Digitization of healthcare – Using technology to prioritize the diversity of healthcare products

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As digital products, surveillance aids and the growing use of AI become prevalent in the healthcare system, product developers and regulators must ask tough questions about diversity and bias.

To prevent a health system from running on machines with built-in biases, product developers, regulators and health care providers need to focus on the system’s raison d’être: to improve health and treatment options for the entire patient population.

The prejudices in the healthcare system and the dangers of not listening meaningfully to the experiences of patients were highlighted by Baroness Cumberlege in her 2020 report, First of all don’t hurt. The report raised the issue that parts of the patient population do not really have a say in the development of drugs and medical devices.

The report analyzed how the UK healthcare system responded to patient complaints about three products, all of which caused harm to women or their unborn children. The report was very critical, finding that the concerns and symptoms were dismissed as “women’s issues”. The failure to take action by the Medicines and Health Products Regulatory Agency (MHRA) and healthcare providers in response to complaints has been criticized by Cumberlege and listed as one of many areas of future actions.

The impact of digitization

The digitalization of the medical sector will only exacerbate these problems unless product developers, regulators and healthcare providers take into account the voices of the wider patient population. Artificial intelligence and digital products cannot be as unbiased as the data they use to train their algorithms. If the data is unbalanced in terms of gender, race, ethnicity, age and level of education attained, these biases will indeed be incorporated into new technologies.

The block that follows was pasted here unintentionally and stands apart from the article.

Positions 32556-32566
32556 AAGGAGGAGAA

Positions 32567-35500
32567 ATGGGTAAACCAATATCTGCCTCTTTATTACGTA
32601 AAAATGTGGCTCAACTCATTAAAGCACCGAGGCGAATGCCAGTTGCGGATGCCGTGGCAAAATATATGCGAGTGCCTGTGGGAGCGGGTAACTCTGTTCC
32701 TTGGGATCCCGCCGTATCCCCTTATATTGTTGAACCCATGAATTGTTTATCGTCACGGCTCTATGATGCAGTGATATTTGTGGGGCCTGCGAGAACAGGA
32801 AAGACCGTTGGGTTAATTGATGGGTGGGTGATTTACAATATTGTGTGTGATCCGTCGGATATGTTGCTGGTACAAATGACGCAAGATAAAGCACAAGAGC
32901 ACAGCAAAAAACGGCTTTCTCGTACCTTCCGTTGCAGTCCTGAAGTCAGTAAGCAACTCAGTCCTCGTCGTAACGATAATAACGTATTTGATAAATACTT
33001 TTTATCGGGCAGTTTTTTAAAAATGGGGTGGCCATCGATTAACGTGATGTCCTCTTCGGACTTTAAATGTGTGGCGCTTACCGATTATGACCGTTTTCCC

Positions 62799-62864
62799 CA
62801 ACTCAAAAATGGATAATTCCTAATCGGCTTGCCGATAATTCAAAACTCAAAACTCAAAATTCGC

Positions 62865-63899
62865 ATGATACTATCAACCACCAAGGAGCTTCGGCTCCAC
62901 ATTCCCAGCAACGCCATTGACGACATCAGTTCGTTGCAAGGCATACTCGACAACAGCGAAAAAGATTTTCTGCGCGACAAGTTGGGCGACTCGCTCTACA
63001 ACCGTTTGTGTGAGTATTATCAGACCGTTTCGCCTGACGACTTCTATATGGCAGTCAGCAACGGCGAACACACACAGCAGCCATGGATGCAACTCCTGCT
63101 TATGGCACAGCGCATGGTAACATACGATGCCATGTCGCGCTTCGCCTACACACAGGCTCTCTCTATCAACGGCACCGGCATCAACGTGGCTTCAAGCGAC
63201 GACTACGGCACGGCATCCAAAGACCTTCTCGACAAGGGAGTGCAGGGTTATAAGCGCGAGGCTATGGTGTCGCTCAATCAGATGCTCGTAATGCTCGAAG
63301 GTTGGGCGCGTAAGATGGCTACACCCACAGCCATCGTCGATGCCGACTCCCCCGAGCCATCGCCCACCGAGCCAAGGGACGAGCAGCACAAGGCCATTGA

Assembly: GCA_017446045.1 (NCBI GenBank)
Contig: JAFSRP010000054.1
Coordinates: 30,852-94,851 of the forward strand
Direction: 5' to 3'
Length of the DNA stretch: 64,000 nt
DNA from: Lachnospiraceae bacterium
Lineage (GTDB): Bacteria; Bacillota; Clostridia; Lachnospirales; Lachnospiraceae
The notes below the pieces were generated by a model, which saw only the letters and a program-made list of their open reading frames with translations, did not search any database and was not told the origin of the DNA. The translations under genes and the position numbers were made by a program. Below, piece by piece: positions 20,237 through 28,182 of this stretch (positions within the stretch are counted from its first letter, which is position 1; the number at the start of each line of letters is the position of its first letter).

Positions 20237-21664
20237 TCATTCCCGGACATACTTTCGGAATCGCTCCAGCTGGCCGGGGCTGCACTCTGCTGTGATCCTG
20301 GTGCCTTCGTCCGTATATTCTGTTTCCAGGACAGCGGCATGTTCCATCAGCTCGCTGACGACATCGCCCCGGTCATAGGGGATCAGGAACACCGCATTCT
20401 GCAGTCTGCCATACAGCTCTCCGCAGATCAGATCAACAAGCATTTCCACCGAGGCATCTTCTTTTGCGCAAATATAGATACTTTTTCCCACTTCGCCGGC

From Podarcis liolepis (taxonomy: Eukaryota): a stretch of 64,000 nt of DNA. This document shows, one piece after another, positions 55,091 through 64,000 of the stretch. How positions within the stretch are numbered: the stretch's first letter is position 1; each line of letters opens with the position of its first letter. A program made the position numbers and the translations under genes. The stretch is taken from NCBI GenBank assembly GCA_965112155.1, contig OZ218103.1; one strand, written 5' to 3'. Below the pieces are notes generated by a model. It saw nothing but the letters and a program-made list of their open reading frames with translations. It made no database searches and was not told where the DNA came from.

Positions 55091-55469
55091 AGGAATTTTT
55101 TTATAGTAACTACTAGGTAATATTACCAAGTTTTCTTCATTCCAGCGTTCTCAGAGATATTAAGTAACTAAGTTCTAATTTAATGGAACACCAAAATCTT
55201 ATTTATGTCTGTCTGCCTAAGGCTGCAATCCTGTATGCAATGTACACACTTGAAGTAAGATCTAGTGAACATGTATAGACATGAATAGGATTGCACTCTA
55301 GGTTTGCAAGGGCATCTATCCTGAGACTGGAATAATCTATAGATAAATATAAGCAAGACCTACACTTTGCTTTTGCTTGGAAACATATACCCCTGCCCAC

For example, researchers worry that algorithms designed to detect skin cancer are less effective at detecting cancers in darker skin tones because the algorithms are mostly trained on people with lighter skin tones. Product developers, regulators and healthcare providers need to be careful to address these biases. This change must permeate drugs and medical devices through all stages of their lifecycle, from engaging a wide range of clinical trial participants to meaningful listening and acting on patient experiences after. commercialization.

Why is there a lack of diversity in product development?

The lack of diversity in product development results from several sources, the first of which is undiversified clinical trials. Characteristics such as race, age and gender and even the level of education attained can affect how a person responds to a drug or medical device. Despite this, clinical trials primarily involve white male participants. Therefore, most patients using drugs and medical devices will not have been represented in the investigative trial. To spot problems that appear in certain demographic characteristics, clinical trial participants need to become more representative of potential patients.

Second, once a product is on the market, post-market surveillance requires health care providers to carefully note, report and act on adverse events. This action may include a modification of the instructions for prescribers or for patients, or a modification of the product itself.